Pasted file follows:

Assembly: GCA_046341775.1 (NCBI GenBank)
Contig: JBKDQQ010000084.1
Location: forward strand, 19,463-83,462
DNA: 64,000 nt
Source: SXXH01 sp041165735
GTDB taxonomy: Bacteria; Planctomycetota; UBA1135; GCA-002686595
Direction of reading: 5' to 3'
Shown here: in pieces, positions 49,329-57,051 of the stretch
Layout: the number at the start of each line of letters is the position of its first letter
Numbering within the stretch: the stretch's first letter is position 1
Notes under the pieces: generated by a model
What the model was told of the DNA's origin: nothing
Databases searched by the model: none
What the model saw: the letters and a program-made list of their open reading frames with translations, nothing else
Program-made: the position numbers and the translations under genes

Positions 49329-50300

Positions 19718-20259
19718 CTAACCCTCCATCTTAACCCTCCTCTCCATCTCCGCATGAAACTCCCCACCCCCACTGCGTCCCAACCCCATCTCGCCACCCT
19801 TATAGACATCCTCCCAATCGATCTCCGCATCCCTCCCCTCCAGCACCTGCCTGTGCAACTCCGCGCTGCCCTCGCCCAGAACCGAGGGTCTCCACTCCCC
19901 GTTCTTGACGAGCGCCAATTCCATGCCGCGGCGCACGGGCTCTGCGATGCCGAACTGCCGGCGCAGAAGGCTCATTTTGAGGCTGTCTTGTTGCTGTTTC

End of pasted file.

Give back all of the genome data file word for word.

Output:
Assembly: GCA_046341775.1 (NCBI GenBank)
Contig: JBKDQQ010000084.1
Location: forward strand, 19,463-83,462
DNA: 64,000 nt
Source: SXXH01 sp041165735
GTDB taxonomy: Bacteria; Planctomycetota; UBA1135; GCA-002686595
Direction of reading: 5' to 3'
Shown here: in pieces, positions 49,329-57,051 of the stretch
Layout: the number at the start of each line of letters is the position of its first letter
Numbering within the stretch: the stretch's first letter is position 1
Notes under the pieces: generated by a model
What the model was told of the DNA's origin: nothing
Databases searched by the model: none
What the model saw: the letters and a program-made list of their open reading frames with translations, nothing else
Program-made: the position numbers and the translations under genes

Positions 49329-50300

Positions 19718-20259
19718 CTAACCCTCCATCTTAACCCTCCTCTCCATCTCCGCATGAAACTCCCCACCCCCACTGCGTCCCAACCCCATCTCGCCACCCT
19801 TATAGACATCCTCCCAATCGATCTCCGCATCCCTCCCCTCCAGCACCTGCCTGTGCAACTCCGCGCTGCCCTCGCCCAGAACCGAGGGTCTCCACTCCCC
19901 GTTCTTGACGAGCGCCAATTCCATGCCGCGGCGCACGGGCTCTGCGATGCCGAACTGCCGGCGCAGAAGGCTCATTTTGAGGCTGTCTTGTTGCTGTTTC